The sites are sampled from September 15 to October 5 each year.

23. Hungary: Soil Fertility Monitoring System

No additional information is available.

24. Hungary: Microelement Survey

No additional information is available.

25. Latvia: National Agricultural Land Monitoring Programme

Soil issues
The major type of soil degradation is erosion due to the fact that the soils are sandy and landforms are mainly hilly moraines. Sixty-three percent of agricultural land has the potential for low pH values, while soil compaction and organic matter decline are also a concern.

The aim of the program is to make long term observations regarding anthropogenic impacts on agricultural land.

Program design
This program has three levels of monitoring. Level 1 monitors soil at 12 research stations covering 20 soil types and texture groups. Level 2 is carried out on family farms which are representative of farming systems, soil and climatic conditions. The third level applies land use monitoring within 512 municipalities. It involves the observation of how land owners follow state and municipality rules and regulations regarding land use and conservation.

Data trends
The program organizers have found that the producers don’t properly fill out the agronomic data forms each year because they have no incentive to do so. It has also been difficult to compare the results from monitoring level 3 because there is no consistency in who performs the monitoring of land user activities at each location.

Agricultural soil monitoring has not received much support in Latvia due to the declining importance of agriculture in the Latvian economy. Meanwhile, the importance of environmental protection is increasing due to the European Union accession process.

26. Lithuania: National Environmental Monitoring Programme – Field Soil Monitoring

Country description
Agricultural land covers 3.5 million hectares of Lithuania.


  • to register the positive and negative changes of soil cover and individual characteristics through a certain time
  • to identify the regions and individual plots of agricultural land that are to reach negative nutrient balances due to poor management practices
  • to establish the impact of various chemical means on the properties of soil
  • to control the changes in soil acidity especially in areas where extensive mineral fertilization had been applied and in formerly acid but frequently limed lands
  • to track the accumulation trends of pesticides and heavy metals
Soil sampling methods
Heavy metals and pesticides are sampled in 20 m by 20 m fixed plots. The accumulation of organic carbon humus and sulphur are analyzed from the humic layer of those fixed plots. The other soil parameters measured are taken from the cultivated layer of 3 to 3.5 ha plots.

Data uses
The data collected illustrates the level of accumulation of the main agrochemical soil indicators, heavy metals and pesticides in the soil. There is national interest in the regularities of heavy metal distribution and changes over time, the detection of correlation between individual indicators and compilation of heavy metal distribution maps for the agricultural areas of Lithuania.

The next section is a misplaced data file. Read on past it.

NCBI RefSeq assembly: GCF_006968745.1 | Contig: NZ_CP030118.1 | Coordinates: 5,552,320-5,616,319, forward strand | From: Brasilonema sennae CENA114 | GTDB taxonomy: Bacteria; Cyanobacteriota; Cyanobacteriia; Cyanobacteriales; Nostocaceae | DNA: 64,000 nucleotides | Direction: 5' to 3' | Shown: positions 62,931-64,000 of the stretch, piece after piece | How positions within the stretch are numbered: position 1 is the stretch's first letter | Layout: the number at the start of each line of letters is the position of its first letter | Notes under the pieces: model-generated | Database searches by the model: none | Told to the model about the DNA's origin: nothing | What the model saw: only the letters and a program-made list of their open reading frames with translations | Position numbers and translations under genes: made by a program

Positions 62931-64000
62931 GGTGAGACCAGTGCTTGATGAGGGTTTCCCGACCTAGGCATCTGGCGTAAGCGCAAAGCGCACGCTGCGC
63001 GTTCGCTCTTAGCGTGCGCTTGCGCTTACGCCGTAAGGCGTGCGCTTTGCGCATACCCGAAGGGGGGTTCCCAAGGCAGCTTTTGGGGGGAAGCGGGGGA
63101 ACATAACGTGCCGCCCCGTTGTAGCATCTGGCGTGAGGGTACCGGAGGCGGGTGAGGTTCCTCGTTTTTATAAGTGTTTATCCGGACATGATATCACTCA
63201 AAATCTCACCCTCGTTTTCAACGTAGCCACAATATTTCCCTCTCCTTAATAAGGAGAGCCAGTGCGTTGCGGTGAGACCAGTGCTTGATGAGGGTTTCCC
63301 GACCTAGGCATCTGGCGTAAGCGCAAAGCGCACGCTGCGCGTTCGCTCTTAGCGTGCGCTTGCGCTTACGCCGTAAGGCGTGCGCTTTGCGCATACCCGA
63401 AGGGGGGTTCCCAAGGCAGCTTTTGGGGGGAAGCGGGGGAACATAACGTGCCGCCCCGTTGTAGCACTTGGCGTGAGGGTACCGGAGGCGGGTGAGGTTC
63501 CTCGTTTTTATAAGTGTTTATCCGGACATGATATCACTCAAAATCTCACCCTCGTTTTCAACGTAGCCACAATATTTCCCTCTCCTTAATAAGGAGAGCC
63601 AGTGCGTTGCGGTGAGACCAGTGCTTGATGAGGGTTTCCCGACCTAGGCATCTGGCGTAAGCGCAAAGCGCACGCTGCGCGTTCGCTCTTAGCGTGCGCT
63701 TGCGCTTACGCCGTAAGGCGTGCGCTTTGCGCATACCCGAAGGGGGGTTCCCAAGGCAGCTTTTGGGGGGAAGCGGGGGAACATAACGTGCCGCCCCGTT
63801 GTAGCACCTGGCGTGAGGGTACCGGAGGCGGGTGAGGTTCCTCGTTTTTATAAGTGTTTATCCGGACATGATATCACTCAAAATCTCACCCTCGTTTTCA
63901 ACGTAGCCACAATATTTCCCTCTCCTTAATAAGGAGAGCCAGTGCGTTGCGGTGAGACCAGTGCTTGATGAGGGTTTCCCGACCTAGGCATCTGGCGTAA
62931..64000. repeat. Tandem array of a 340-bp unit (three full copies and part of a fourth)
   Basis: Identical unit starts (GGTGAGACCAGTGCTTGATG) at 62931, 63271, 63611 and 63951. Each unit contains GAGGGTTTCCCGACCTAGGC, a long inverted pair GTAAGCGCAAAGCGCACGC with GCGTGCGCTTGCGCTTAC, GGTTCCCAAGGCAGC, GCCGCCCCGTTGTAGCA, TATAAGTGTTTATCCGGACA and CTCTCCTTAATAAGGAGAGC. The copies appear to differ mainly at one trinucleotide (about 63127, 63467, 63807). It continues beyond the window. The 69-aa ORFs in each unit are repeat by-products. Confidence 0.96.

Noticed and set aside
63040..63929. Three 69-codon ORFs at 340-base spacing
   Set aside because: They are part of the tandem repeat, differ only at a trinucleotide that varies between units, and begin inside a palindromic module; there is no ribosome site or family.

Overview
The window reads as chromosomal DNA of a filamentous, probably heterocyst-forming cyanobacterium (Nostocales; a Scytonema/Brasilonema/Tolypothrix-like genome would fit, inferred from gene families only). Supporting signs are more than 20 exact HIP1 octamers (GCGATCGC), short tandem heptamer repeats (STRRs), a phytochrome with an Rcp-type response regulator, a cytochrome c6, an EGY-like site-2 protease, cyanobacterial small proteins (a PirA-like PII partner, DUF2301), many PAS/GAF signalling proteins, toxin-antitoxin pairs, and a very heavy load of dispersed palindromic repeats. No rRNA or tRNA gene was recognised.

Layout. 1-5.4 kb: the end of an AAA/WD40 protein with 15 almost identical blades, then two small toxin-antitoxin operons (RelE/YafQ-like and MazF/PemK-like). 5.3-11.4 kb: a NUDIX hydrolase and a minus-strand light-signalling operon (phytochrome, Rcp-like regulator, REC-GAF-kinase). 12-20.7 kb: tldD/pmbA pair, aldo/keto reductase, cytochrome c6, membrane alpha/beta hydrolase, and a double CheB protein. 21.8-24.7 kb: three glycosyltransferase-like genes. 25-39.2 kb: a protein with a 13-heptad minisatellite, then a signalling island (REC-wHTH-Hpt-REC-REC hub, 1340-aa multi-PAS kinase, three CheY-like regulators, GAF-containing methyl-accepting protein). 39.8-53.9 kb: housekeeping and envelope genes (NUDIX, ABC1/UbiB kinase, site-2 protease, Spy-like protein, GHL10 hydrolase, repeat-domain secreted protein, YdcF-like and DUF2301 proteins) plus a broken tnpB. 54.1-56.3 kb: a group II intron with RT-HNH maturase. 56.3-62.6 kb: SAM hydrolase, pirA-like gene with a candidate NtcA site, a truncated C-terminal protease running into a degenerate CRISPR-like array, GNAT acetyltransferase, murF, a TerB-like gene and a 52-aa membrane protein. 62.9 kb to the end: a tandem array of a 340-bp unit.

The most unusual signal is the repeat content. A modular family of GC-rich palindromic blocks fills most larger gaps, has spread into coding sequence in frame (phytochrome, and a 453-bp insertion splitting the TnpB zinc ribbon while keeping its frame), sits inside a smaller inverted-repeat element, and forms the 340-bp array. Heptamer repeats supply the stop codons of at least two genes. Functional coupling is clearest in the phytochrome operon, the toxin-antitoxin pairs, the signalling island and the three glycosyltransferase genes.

This program also provides information on the sensitivity of soil to anthropogenic loads, its migrational qualities and natural clean-up capacity and ultimately the possible impact of soil contamination on human health.

The main funding source for the National Environmental Monitoring Programme is the state budget. The soil monitoring budget for 1999 was 98,000 in Lithuanian currency, while the total ecosystem monitoring budget was 310,000 in Lithuanian currency. The funds are used for sampling, analysis of samples, calibration of testing equipment, systemization of collected data, and the assessment and preparation of reports and publications.

27. Lithuania: National Environmental Monitoring Programme - Forest Soil Monitoring


  • to track the amounts of heavy metals and biogenic substances in forest soil
  • to register the positive and negative changes of soil cover and individual characteristics through a certain time
  • to establish the relationship between the qualitative and quantitative changes in forest soils and air pollution
Soil sampling methods
Fieldwork for this monitoring program is carried out during the months of August and September.

A number of plots (74) from this portion of the National Environmental Monitoring Programme are used as part of the International Co-operative Programme on Assessment and Monitoring of Air Pollution Effects on Forests.

Data uses
Data collected is used for the identification of forest damage, to assess the background levels of heavy metal contamination, identify the pathways of heavy metal accumulation and migration, and assess the impact they have on forest ecosystems.

28. Lithuania: National Environmental Monitoring Programme- Integrated Monitoring of Agricultural Ecosystems


  • determine the balance of nutrients, accumulate data for hydrological, hydrochemical and biological models of agricultural ecosystems
  • establish biological impact of changes in observed parameters on the agricultural ecosystem by combining observations of nutrient circulation with soil, vegetation and wildlife monitoring within the same basin